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Amazon.com created a virtual health and wellness depot with the launch of its new 50+ Active and Healthy Living Store. With this online destination, Amazon will be targeting the caregiver sweet spot — that sandwich generation who are likely to simultaneously care for their baby boomer parents even as they raise their Gen Y children.
But are consumers really shopping health online? Or, more important, are they buying health online?
The wisdom over the past few years has suggested that consumers satisfy their acute care needs with a sense of immediacy. In other words, if they've got the sniffles, it's time to drop by the retail pharmacy on the way home from work to stock up on tissues, cold and/or allergy medicine, and sanitizer. Waiting a day or two for those items to be shipped out of the warehouse just really isn't intuitive. Colds, pain, upset stomachs and diarrhea — consumers are not likely to wait for relief from their postman.
Sales of pain relievers and cough-cold solutions that treat an acute need account for 30.3% of all OTC medicines sold through mass outlets, according to IRi data for the 52 weeks ended Jan. 27, representing $11.6 billion in sales. But vitamins, diet aids and digestives — which may represent more chronic needs for which Amazon's subscription service "Subscribe & Save" would become a differentiated convenience — account for more than 43% of all OTC medicines sold and represent $16.6 billion in sales.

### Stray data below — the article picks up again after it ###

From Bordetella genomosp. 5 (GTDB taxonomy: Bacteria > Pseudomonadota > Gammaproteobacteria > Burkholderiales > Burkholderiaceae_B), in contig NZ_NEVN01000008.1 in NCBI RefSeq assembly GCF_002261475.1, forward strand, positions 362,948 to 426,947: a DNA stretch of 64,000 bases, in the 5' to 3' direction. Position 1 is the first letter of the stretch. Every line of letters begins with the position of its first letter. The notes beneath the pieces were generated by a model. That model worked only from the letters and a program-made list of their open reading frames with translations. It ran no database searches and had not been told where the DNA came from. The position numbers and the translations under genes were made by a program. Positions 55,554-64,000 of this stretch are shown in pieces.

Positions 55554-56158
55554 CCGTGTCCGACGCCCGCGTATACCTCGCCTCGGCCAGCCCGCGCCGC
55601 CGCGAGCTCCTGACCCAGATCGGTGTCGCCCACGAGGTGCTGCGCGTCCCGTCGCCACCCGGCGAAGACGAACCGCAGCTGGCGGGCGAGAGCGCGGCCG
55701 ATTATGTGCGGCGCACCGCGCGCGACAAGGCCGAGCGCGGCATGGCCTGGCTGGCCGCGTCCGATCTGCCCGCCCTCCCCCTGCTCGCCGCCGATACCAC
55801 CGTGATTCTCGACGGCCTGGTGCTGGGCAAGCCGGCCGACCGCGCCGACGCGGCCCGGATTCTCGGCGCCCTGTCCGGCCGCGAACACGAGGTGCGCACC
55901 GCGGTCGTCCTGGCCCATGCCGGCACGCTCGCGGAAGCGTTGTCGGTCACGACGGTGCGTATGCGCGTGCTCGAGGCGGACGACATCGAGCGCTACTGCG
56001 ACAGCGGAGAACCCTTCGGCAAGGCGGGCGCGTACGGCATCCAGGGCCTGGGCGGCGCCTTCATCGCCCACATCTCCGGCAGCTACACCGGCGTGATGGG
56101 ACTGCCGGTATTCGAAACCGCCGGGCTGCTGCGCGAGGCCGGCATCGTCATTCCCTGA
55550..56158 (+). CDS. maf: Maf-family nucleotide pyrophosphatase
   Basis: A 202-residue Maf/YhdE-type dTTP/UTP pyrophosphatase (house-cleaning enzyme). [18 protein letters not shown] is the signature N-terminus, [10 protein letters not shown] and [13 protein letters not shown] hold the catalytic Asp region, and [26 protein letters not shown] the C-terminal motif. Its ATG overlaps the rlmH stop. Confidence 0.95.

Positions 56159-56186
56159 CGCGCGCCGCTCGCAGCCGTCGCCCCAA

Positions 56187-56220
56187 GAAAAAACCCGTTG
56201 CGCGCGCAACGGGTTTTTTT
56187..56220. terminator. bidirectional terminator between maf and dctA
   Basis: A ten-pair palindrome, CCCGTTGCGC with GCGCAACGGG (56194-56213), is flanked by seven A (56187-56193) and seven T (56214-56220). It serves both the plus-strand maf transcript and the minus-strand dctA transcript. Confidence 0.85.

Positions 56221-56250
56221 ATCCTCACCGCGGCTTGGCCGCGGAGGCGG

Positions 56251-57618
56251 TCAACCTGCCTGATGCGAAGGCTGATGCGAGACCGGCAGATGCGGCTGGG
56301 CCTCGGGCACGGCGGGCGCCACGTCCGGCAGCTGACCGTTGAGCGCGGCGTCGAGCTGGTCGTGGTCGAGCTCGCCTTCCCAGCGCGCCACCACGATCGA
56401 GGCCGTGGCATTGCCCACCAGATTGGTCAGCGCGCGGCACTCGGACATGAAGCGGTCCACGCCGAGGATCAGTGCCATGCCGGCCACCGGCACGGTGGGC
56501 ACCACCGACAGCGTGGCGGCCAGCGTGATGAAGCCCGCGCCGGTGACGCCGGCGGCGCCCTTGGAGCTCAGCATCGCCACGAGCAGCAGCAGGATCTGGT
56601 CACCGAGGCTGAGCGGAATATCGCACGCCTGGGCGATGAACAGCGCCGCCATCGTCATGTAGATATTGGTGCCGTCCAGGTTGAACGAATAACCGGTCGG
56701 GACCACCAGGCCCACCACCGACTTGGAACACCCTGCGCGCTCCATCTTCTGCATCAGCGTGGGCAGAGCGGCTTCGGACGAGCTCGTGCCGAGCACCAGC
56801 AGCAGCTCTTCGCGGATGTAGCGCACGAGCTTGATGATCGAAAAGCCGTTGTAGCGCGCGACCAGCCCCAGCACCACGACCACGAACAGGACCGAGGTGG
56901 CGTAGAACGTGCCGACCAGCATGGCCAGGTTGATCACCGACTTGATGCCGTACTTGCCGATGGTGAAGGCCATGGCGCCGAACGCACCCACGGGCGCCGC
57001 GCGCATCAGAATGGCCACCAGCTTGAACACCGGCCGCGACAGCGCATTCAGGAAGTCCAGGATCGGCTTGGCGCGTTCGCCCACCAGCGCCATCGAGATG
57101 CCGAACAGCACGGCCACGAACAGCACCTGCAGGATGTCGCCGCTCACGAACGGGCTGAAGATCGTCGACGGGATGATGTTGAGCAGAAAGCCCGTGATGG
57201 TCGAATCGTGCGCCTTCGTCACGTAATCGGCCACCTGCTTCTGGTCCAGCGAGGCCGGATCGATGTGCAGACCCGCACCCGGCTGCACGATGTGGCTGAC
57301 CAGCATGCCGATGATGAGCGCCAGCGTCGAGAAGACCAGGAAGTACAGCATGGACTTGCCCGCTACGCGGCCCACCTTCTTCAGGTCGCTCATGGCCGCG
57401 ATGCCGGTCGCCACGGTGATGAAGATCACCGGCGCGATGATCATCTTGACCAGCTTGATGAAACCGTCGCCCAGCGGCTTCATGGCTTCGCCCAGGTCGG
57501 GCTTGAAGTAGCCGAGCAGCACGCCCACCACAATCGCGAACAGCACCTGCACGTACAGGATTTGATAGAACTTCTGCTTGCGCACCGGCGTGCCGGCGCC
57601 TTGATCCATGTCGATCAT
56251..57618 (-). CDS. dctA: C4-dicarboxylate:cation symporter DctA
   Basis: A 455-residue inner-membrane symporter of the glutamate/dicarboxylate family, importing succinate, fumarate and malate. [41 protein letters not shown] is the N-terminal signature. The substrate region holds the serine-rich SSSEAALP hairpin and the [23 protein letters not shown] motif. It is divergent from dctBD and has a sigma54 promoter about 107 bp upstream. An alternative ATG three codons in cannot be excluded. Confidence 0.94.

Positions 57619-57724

That suggests Amazon.com could be onto something, if consumers were prone to shop OTCs online. They're not, necessarily. At least not yet. According to AccentHealth VP market research, Natalie Hill, "When it comes to medical treatment, healthcare professionals remain the most trusted source for information. Of those viewers using smart devices in-store, only 16% report doing so to investigate Rxs or OTCs." According to DSN's regular feature Patient Views, which taps into AccentHealth's consumer survey capabilities, consumers using mobile devices in-store are most often in search of savings, with the majority (91%) comparing prices online or at other stores while shopping.
When it comes to medical treatment, healthcare professionals remain the most trusted source for information — 31% of AccentHealth viewers cited their healthcare professional as their source of information on OTCs. Online research isn't too far behind those health professionals, however — 20% of those surveyed researched their OTC solutions online prior to purchase.
The caveat, of course, is the steady adoption of mobile technology tools to enhance the shopping experience. By the time Gen Y hits that target demographic of 50 years and older, the likelihood that 4-in-5 shoppers will research OTCs online before they purchase, as opposed to the 1-in-5 today, is pretty high.
That not only suggests Amazon.com is expanding in this direction with an eye to the future, but also suggests that more traditional brick-and-click retailers are going to have to make omnichannel retailing a core focus if they're going to maintain any kind of competitive offering.